Luca Anzilottis Schmidt

Moog’s German distributor, Stefan Hund, contacted me with an unexpected request. He had been supporting a certain Mr Schmidt in developing a large-scale synthesizer project for several years. I was already aware of Stefan Schmidt, thanks to German company MAM’s MB-33 Analog Retro Bass Synthesizer, an authentic-sounding clone of Roland’s reverential TB-303 Bassline that represented his first foray into serious (and successful) electronic musical instrument design. His large-scale synthesizer had just been finished, but still needed a suitable casing.

A few days later Stefan Hund and myself travelled to Nuremberg together to visit Stefan Schmidt. In a rather modest flat there, he presented us with the fruits of years of excessively meticulous development work in his typically self-effacing manner. Spread over two tables standing in a corner was an incredibly complex-looking circuit board ensemble. Everything seemed to be flooded with electricity. One of the circuit boards — easily identifiable as an output — was connected to a loudspeaker system from which emanated a powerful but not typically analogue sound. Surprisingly, Stefan Schmidt said that he does not really like undefined, mushy analogue sounds, but was more into digital, which he considered to be more interesting, complex, contemporary, and not so yesteryear. So he had designed his analogue synthesizer in such a way that it was able to produce believable-sounding digital tones, which was true.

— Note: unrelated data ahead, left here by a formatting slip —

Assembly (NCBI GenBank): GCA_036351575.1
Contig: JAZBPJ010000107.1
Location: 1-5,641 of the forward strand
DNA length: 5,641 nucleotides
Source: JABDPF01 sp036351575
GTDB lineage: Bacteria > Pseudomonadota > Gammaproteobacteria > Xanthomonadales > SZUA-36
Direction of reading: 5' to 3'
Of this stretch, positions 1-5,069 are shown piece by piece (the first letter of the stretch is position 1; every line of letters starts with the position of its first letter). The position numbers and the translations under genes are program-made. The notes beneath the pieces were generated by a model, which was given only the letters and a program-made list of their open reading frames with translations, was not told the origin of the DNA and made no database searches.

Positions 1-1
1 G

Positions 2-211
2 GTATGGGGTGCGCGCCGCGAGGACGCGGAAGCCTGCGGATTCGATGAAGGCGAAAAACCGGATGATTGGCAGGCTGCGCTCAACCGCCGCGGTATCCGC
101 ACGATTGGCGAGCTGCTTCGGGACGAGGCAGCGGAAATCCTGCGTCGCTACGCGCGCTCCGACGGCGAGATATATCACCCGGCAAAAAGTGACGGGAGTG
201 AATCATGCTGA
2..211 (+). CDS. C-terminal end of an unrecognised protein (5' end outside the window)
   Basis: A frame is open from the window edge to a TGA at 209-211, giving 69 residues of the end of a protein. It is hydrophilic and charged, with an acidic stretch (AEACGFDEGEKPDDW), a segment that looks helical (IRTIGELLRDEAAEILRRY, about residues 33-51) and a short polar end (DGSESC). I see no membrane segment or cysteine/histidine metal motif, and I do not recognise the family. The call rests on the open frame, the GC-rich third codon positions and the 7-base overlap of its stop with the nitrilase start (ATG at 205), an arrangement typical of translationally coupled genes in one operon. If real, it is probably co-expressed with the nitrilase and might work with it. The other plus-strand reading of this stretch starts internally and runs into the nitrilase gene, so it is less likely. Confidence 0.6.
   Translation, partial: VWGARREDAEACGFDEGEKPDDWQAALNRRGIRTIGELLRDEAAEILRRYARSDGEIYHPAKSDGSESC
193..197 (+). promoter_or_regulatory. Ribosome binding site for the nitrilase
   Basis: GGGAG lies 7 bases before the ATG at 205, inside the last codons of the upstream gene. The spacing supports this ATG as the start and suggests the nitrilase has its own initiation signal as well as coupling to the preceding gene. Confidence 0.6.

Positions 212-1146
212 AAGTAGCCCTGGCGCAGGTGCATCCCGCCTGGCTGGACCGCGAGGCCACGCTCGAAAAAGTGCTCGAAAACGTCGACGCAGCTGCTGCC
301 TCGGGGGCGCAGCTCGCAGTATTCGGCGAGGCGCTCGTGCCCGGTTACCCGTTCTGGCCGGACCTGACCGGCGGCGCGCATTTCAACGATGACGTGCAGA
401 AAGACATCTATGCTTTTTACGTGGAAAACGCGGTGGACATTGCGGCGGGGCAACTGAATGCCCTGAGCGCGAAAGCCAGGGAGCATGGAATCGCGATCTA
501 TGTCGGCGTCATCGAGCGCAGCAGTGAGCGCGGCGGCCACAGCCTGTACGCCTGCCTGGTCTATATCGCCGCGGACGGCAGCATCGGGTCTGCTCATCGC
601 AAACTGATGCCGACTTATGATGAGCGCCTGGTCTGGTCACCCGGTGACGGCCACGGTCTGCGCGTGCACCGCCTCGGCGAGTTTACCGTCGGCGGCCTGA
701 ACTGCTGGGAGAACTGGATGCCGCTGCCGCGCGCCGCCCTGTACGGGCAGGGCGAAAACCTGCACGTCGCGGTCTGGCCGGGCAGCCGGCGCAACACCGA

Suitably sold, we went to a local Chinese restaurant — best to eat something before starting to think about the casing!

In any case, such a large synthesizer should be adequately packaged. We initially had a Fairlight-like approach in mind, with the sound-generating elements housed in a rack of some description — expandable, of course, controlled by a freely-selectable keyboard from Fatar. For those needing one, a weighted 88-key piano-style keyboard version would also be available. An ultra-slim remote control panel would be connected via LAN (Local Area Network). At least that was the plan for later as this was too complex at the time. For now, the challenge was packaging all of those circuit boards on the two tables as quickly and easily as possible into something that was also visually appealing and recognisable as an analogue synthesizer. So, old-school, after all, I thought.

We chose the highest-quality synthesizer keybed available from the Fatar catalogue. Indeed, it is comparatively high, which was not a problem since we needed to provide a lot of space within the case to accommodate the amply-dimensioned voice boards. Also, a Minimoog-like hinged panel would be nice, as would lots of wood.

Since the Schmidt Eightvoice Analog Synthesizer is a powerful instrument in all respects, we would not even attempt to hide this with the design, which was generous in all respects, relying on the contrast between lavishly-built real wood elements and an anthracite-coloured control surface that would be familiar from the established analogue synthesizer world. Since Stefan Schmidt had already set all the positions of the control elements on the panel before we started, this resulted in extremely matter-of-fact product graphics that take up its specified horizontal and vertical planes for the knobs and buttons. Indeed, its modules are delineated by simple lines and clearly labelled. Everything that lights up can continuously fade through all the rainbow colours, a notable feature that is used by most Schmidt users. While this effect might have been considered somewhat cheesy in a DIY store-like way, it is quite the opposite in reality.

Perhaps Stefan Hund will one day call again, and we can create a Schmidt as we originally envisioned it. Perhaps…